Knesset Legal Advisor: Early Elections Will Extend Tal Law Struck Down by High Court

Basic law of the Knesset requires that so-called Tal Law, which regulates Haredi enlistment to the IDF, be extended until the new Knesset is into its third month.

Moving up Israel's general elections will automatically extend the law regulating Haredi enlistment to the Israel Defense Forces, the Knesset's legal adviser said in a legal opinion on Wednesday.

The remarks by Eyal Yinon were made in response to an appeal by United Torah Judaism MK Moshe Gafni, and came hours after Prime Minister Benjamin Netanyahu's Likud party submitted a Knesset dissolution bill to be voted on in the parliament next week.

Supreme Court - Olivier Fitoussi
Olivier Fitoussi

Israel's political arena has been abuzz with the likelihood of elections being moved up from their due date on 2013, with one possible cause for holding early elections being the controversial Tal Law, which exempts ultra-Orthodox yeshiva students from mandatory military service.

The law, which the High Court of Justice declared unconstitutional in February, is to expire in August, compelling the government to deal with the explosive issue.

Speaking later Wednesday, Knesset legal advisor Yinon said that the Knesset's dissolution will automatically extend the Tal Law to at least three months into the new Knesset, according to clause 38 of the Basic Law: The Knesset.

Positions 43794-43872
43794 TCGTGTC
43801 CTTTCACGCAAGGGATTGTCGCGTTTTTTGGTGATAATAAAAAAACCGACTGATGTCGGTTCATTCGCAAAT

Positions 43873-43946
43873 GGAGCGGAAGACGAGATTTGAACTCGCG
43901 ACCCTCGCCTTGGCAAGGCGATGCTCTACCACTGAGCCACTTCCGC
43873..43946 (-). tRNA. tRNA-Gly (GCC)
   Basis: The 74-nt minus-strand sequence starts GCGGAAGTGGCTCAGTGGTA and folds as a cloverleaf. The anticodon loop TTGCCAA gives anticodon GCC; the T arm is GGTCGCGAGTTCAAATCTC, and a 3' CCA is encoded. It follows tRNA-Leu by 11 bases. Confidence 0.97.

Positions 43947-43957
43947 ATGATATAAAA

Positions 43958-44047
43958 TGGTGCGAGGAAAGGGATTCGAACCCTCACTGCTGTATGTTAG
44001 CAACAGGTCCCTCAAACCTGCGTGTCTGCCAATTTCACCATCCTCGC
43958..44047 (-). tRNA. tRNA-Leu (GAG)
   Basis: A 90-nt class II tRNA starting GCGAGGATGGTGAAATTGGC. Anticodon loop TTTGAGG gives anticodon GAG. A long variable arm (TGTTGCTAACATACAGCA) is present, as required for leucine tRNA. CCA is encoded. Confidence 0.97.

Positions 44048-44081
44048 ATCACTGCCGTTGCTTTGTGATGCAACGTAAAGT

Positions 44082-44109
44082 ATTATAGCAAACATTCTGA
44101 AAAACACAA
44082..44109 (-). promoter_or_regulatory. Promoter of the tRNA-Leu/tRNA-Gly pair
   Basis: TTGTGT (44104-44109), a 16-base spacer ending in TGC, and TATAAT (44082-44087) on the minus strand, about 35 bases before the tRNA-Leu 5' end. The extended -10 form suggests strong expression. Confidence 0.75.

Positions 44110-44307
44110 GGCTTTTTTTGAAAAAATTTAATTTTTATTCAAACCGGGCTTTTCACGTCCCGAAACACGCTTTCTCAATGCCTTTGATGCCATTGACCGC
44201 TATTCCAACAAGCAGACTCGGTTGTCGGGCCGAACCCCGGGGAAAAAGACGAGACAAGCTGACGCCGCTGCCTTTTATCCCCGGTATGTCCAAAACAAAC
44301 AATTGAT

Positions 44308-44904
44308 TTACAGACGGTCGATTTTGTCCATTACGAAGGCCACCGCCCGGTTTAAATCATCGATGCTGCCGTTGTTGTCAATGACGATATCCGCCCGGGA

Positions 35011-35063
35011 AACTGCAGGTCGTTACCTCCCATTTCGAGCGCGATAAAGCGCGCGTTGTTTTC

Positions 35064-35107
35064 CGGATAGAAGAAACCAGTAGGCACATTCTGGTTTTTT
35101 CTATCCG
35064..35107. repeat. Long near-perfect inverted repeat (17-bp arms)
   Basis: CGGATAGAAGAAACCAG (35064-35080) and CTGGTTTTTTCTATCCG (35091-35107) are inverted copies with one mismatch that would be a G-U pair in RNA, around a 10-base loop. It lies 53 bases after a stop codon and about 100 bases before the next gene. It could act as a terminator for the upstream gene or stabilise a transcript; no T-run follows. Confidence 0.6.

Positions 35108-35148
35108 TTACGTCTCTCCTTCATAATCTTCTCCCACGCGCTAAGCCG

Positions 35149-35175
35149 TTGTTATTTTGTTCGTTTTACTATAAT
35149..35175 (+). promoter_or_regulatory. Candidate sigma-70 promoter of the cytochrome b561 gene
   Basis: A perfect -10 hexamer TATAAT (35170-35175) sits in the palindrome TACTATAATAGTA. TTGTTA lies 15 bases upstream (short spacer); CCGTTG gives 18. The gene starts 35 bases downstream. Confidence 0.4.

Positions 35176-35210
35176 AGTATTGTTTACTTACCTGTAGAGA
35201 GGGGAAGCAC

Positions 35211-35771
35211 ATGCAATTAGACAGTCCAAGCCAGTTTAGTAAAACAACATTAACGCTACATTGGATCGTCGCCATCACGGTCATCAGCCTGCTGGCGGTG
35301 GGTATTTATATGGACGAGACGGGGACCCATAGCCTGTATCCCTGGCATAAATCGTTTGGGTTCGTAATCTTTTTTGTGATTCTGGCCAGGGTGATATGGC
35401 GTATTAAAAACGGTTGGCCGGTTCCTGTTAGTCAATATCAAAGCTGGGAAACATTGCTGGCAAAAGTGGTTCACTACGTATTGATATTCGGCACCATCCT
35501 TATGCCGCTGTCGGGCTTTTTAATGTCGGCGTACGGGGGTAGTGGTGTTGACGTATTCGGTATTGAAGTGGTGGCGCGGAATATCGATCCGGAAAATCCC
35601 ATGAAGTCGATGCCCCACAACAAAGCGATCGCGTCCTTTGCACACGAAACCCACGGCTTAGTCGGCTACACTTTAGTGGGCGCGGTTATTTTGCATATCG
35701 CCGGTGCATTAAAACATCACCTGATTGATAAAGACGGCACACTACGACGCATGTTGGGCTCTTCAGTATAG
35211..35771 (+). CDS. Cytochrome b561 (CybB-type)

In his released opinion, Yinon explained that "despite the problematic situation, in which a law ruled unconstitutional by the High Court will remain in the rule book, a result of said clause 38," adding that such a move would leave the issue of ultra-Orthodox enlistment "in a normative vacuum without legal definition."

"Even though the court ruled the law in its current form is unconstitutional, it assumed that the legislature will legislate a new law in its stead, one that would apply to the ruling's points," the Knesset adviser said.

Haredi soldier - Alex Levac.
Alex Levac

Yinon added that with the Knesset's dissolution, many legislative processes will be halted, meaning that "it would not be practically possible to act in full accordance with the ruling and legislate a law that would answer the mentioned faults," especially in light of the sensitivity and complexity of the issue.